The bill would increase the minimum wage for those above the age of 18 from $8.25 (current) to $9.25 by January 2020, $10.00 by July 1, 2020, $11.00 by January 1, 2021, $12.00 by January 2022, $13 by January 2023, $14 by January 2024, and $15 by January 2025. The bill would also make similar increases for those under 18 with the final wage being $13 per hour by 2025. The bill also includes a tax credit for employers with less than 50 employees. However, as drafted, the credit is not as straightforward as it is being sold. The Chamber will continue to advocate for the passage of HB 2900, which will regionalize the tax credit by census tracts.
This bill would amend the equal pay act of 2003 and prohibit screenings of prospective employees based on their wage history, along with other restrictions on employers requesting prior benefits. The Chamber is opposed to this bill due to concerns with how it will limit employers defenses from litigation.
Amends the Equal Pay Act of 2003. This bill would make it unlawful for an employer to require an employee to sign a contract that would prohibit them from disclosing their wage or salary. However, an employer may prohibit an employee such as a supervisor, human resource officer or an employee who’s responsibility requires access to wage history from disclosing salary or wage information.
Amends the Illinois Human Rights Act. Changes the definition of "employer" from a person employing fifteen people to one.
Amends the Employment Contract Act.
created the Illinois Hazardous Materials Workforce Training Act. It passed the Senate but did not pass the House. SB1407 would have required all construction and maintenance work at privately owned petroleum refineries, petrochemical facilities, and ethanol facilities within the state to be exclusively performed by members of certain trade unions. It was not considered in the House as part of Republican Leader Jim Durkin’s requests in exchange for Republican votes on the remaining legislative issues at the end of session. Expect this issue to come back.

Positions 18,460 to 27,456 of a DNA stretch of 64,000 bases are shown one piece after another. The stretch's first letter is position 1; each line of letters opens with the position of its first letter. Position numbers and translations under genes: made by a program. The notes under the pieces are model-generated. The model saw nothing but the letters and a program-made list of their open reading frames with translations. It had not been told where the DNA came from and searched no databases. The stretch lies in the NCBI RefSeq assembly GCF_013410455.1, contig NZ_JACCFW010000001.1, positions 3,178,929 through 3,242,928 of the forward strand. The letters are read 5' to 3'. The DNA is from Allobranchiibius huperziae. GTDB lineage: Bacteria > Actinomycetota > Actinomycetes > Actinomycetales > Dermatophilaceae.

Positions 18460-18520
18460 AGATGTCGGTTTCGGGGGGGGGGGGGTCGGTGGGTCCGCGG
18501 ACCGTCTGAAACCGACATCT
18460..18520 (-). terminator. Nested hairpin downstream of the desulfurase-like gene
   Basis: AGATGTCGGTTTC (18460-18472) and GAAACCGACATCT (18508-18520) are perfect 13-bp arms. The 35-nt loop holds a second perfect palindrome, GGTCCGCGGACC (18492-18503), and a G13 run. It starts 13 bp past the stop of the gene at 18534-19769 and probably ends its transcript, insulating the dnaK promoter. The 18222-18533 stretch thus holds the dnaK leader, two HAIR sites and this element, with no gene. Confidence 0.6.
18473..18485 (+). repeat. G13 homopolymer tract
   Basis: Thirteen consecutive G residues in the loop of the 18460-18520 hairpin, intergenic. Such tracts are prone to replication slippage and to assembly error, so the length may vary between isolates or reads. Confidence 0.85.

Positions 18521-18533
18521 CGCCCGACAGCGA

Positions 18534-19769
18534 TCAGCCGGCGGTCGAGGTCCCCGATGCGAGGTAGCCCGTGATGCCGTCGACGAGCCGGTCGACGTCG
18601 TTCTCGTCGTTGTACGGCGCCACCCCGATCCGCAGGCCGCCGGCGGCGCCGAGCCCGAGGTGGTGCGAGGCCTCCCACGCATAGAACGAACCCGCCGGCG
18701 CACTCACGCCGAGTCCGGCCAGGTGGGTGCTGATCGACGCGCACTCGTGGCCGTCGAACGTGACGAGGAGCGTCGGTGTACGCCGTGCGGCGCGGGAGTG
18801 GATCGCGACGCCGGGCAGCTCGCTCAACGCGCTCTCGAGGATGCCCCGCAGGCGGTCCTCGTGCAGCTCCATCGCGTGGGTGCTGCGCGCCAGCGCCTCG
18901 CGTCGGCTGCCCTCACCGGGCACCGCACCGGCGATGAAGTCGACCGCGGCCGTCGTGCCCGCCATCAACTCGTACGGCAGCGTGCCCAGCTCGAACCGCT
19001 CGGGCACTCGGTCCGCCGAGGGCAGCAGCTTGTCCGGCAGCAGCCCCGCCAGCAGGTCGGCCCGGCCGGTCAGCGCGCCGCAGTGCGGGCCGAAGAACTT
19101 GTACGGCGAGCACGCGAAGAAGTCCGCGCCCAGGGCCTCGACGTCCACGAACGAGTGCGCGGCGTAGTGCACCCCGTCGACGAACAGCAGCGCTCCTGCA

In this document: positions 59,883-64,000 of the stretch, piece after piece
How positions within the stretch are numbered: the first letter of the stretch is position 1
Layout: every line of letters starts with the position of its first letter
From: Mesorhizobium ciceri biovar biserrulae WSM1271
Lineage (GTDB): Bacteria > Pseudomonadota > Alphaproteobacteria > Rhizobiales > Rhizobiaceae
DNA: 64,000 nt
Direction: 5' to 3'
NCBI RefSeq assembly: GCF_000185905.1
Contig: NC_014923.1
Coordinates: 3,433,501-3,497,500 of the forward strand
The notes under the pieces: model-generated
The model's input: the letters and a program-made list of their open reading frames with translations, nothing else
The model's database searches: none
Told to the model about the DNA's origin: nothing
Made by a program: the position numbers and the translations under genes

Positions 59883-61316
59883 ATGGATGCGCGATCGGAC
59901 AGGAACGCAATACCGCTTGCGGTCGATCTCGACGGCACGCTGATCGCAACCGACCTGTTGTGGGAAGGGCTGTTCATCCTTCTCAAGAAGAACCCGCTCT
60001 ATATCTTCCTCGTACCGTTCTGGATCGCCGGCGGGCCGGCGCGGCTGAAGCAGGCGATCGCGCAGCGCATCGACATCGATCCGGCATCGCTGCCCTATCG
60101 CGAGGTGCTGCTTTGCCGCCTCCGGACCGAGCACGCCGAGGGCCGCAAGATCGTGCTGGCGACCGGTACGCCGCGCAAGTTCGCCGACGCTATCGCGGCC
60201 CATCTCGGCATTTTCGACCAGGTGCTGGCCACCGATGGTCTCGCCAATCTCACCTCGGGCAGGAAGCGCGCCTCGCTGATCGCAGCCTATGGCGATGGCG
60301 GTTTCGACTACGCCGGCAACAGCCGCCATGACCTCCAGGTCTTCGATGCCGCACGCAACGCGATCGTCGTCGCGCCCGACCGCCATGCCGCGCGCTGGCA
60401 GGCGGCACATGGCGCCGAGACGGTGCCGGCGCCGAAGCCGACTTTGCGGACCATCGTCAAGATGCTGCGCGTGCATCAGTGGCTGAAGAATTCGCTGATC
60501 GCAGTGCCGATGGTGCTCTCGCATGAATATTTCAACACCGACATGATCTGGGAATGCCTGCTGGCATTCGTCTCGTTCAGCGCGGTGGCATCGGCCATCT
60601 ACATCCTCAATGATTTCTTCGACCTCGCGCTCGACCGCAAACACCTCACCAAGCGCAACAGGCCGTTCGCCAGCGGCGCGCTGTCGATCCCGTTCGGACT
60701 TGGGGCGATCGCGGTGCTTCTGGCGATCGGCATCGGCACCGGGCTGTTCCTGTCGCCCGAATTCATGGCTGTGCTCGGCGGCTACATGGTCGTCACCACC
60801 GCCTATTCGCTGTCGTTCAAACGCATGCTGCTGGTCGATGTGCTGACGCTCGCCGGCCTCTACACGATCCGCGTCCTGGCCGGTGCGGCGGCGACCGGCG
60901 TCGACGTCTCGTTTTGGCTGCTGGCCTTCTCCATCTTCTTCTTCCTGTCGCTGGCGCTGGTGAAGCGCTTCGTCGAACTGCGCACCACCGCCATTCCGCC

Provides that specified Sections limiting recovery do not apply to injuries or death resulting from an occupational disease as to which the recovery of compensation benefits under the Act would be precluded due to the operation of any period of repose or repose provision. As to any such injury or occupational disease, the employee, the employee's heirs, and any person having the standing under law to bring a civil action at law has the nonwaivable right to bring such an action against any employer or employers. The Illinois Chamber opposed and requested a veto.
Amends the Code of Civil Procedure providing that within the discretion of the court, the jury may be asked (rather than required by the court and must be required on the request of any party) to find specially upon any material question or questions of fact submitted to the jury in writing. Any party may request special interrogatories